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Home > Restaurants > RedFarm


529 Hudson St., New York, NY 10014 40.734196 -74.006519
nr. Charles St.  See Map | Subway Directions Hopstop Popup
212-792-9700 Send to Phone

  • Cuisine: Chinese
  • Price Range: $$

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  • Reader Rating:

    9 out of 10


    3 Reviews | Write a Review

Photo by Evan Sung

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Official Website


Mon-Fri, 5pm-11:45pm; Sat, 11am-2:30pm and 5pm-11:45pm; Sun, 11am-2:30pm and 5pm-11pm

Nearby Subway Stops

1 at Christopher St.-Sheridan Sq.



Payment Methods

American Express, Discover, MasterCard, Visa

Special Features

  • Brunch - Weekend
  • Good for Groups
  • Hot Spot
  • Kid-Friendly
  • Notable Chef
  • Design Standout
  • Reservations Not Required


  • Full Bar


Accepted/Not Necessary


RedFarm, the boisterous newfangled Chinese restaurant on Hudson Street in the West Village, is bankrolled by that ubiquitous restaurateur Jeffrey Chodorow (China Grill, Asia de Cuba), but the concept belongs to the great czar of New York’s increasingly moribund Chinese-food scene, Ed Schoenfeld. He’s had a hand in numerous Chinese dining trends over the decades (the seventies establishment he managed, Uncle Tai’s Hunan Yuan, launched the General Tso’s chicken craze on an unsuspecting city), and he’s been involved with many high-profile Chinese restaurants, including Shun Lee Palace and Chinatown Brasserie. As the catchy name indicates, RedFarm is an attempt to update the ancient, tired formulas and market them to the new, more casual generation of big-city diners. This means, among other things, that there are no reservations at this “farm style” Chinese restaurant, and that the bistro-style one-page menu is imbued with what the proprietors eagerly describe as a “Greenmarket style” sensibility. Fusion concepts like this are filled with many potential pitfalls, but Schoenfeld had the good sense to enlist the talents of the great Hong Kong dim sum chef Joe Ng, with whom he worked at Chinatown Brasserie. Ng’s cooking is playful and fresh, and although some of his forward-thinking creations veer off the rails, most of the food is a cut above the kind of run-of-the-mill cooking you see these days down in Chinatown.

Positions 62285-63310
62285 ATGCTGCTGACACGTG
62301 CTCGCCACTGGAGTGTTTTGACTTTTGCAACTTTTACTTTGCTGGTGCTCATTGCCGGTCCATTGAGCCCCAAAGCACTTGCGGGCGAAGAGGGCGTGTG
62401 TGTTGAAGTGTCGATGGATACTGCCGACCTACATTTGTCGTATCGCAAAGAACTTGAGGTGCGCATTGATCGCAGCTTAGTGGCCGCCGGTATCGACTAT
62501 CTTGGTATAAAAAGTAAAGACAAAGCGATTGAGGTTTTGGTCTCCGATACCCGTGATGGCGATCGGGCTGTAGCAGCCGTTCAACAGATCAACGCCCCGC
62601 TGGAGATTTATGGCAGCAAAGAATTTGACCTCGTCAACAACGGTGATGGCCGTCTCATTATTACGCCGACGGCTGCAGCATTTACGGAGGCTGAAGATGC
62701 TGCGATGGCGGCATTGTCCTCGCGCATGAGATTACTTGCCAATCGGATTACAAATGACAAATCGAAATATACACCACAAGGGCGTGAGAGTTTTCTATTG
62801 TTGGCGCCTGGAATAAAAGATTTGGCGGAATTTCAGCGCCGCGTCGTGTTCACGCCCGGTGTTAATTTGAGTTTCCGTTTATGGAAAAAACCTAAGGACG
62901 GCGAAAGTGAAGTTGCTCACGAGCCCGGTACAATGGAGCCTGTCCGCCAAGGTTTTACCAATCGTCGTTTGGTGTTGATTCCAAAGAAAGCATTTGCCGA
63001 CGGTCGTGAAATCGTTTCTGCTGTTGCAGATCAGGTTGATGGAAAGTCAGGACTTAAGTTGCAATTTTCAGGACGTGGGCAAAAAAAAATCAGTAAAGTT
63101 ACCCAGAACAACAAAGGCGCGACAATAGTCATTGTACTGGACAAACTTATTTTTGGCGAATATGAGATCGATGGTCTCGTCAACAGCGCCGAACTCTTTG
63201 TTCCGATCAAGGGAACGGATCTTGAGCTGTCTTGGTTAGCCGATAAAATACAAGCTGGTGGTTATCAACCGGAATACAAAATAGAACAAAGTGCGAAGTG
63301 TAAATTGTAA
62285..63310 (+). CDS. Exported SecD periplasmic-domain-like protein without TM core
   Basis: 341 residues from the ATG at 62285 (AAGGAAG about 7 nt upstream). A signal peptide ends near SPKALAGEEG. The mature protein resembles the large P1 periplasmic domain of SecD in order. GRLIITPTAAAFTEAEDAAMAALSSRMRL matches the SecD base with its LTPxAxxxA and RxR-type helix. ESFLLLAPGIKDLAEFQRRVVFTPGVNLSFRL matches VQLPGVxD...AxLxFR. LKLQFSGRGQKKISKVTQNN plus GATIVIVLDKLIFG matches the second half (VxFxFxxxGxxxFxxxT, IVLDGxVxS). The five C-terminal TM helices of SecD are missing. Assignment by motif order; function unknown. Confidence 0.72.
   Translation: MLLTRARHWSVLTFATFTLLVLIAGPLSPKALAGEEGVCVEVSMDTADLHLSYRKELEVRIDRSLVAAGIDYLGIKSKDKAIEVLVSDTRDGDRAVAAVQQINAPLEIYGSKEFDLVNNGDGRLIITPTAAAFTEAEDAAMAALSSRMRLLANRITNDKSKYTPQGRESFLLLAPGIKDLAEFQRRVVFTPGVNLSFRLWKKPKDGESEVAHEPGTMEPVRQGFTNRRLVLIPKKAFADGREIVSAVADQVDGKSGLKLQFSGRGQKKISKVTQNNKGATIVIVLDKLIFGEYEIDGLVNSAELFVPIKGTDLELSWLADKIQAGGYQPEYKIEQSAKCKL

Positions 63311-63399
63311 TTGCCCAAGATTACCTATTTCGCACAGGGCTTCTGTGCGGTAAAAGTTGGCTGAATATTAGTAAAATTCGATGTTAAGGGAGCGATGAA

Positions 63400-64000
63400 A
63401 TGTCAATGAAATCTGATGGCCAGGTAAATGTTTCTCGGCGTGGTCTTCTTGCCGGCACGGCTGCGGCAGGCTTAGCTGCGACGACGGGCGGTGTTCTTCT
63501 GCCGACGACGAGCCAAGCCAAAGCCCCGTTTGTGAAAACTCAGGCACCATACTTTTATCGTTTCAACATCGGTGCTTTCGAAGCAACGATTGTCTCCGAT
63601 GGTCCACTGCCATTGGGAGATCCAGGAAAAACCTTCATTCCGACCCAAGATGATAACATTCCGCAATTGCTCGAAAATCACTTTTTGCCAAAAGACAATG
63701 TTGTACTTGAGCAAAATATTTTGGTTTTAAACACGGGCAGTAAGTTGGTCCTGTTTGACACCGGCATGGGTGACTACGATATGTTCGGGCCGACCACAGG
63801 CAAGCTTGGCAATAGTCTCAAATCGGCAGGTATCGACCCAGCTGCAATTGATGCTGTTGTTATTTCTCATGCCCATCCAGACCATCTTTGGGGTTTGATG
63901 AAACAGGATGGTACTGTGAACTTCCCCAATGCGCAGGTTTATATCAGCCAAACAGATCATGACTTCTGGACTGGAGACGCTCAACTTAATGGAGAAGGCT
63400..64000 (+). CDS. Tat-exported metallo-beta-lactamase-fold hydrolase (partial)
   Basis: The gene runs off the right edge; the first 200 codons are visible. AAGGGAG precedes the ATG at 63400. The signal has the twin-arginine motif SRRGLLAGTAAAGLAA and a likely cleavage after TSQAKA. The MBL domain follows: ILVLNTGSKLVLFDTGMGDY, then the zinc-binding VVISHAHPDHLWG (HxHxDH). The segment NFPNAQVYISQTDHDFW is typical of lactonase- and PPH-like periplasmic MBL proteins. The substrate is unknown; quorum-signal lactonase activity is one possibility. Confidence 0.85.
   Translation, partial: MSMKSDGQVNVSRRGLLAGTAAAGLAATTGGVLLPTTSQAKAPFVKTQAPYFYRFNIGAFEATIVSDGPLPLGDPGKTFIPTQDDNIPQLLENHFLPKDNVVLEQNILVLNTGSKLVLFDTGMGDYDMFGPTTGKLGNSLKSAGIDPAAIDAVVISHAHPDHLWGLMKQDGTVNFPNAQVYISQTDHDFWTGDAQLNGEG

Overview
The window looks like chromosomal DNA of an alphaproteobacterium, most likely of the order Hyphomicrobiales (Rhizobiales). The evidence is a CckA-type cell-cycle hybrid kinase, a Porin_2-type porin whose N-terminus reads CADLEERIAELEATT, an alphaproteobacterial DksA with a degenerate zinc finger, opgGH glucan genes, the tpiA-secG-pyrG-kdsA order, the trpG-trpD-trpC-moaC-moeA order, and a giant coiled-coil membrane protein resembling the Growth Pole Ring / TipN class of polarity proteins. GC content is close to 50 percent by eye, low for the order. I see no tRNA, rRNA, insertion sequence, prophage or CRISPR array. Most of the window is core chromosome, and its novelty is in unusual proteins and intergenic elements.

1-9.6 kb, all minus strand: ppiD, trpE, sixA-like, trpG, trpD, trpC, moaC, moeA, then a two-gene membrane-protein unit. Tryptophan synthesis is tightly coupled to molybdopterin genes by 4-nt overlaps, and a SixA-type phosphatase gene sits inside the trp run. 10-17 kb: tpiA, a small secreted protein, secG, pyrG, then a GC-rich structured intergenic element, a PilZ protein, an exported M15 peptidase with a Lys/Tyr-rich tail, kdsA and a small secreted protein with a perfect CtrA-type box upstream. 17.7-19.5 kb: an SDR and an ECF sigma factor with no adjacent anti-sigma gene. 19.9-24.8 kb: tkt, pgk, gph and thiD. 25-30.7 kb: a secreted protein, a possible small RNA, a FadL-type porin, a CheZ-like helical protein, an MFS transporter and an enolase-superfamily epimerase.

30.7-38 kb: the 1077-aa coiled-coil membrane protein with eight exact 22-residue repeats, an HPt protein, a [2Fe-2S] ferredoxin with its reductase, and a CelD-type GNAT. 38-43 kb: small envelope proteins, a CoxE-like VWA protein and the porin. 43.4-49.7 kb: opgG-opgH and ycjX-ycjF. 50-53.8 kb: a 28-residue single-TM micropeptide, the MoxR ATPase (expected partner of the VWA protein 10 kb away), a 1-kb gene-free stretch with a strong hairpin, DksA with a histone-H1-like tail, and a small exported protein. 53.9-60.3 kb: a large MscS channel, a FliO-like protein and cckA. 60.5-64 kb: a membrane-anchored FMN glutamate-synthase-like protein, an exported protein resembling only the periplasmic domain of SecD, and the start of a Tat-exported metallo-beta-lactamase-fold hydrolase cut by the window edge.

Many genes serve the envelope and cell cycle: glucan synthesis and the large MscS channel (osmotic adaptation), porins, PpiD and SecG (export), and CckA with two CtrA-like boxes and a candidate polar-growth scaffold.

The brightly lit little townhouse space is built with wooden rafters and banquettes, and decorated here and there with familiar casual barnyard touches like wooden packing crates, dangling candles, and the kinds of flowerpots you see hanging in the courtyard homes of old Chinese houses. There are plenty of tattooed diners, too, sitting at the long tables, which are set with mismatched chairs as in a country kitchen and sipping fashionable, non-Chinese cocktails like the Manhattan or house mule.


Reservations available for parties of 8 to 20 people at 5pm or 9:30pm (or later) during dinner and 11am and 2pm during brunch. The prix-fixe menus start at $55 for brunch and $89 for dinner plus tax and suggested gratuity.

Recommended Dishes

Beef dumplings with chanterelle mushrooms, $14; Sautéed black cod, $35.50; Lobster with pork and egg, $47


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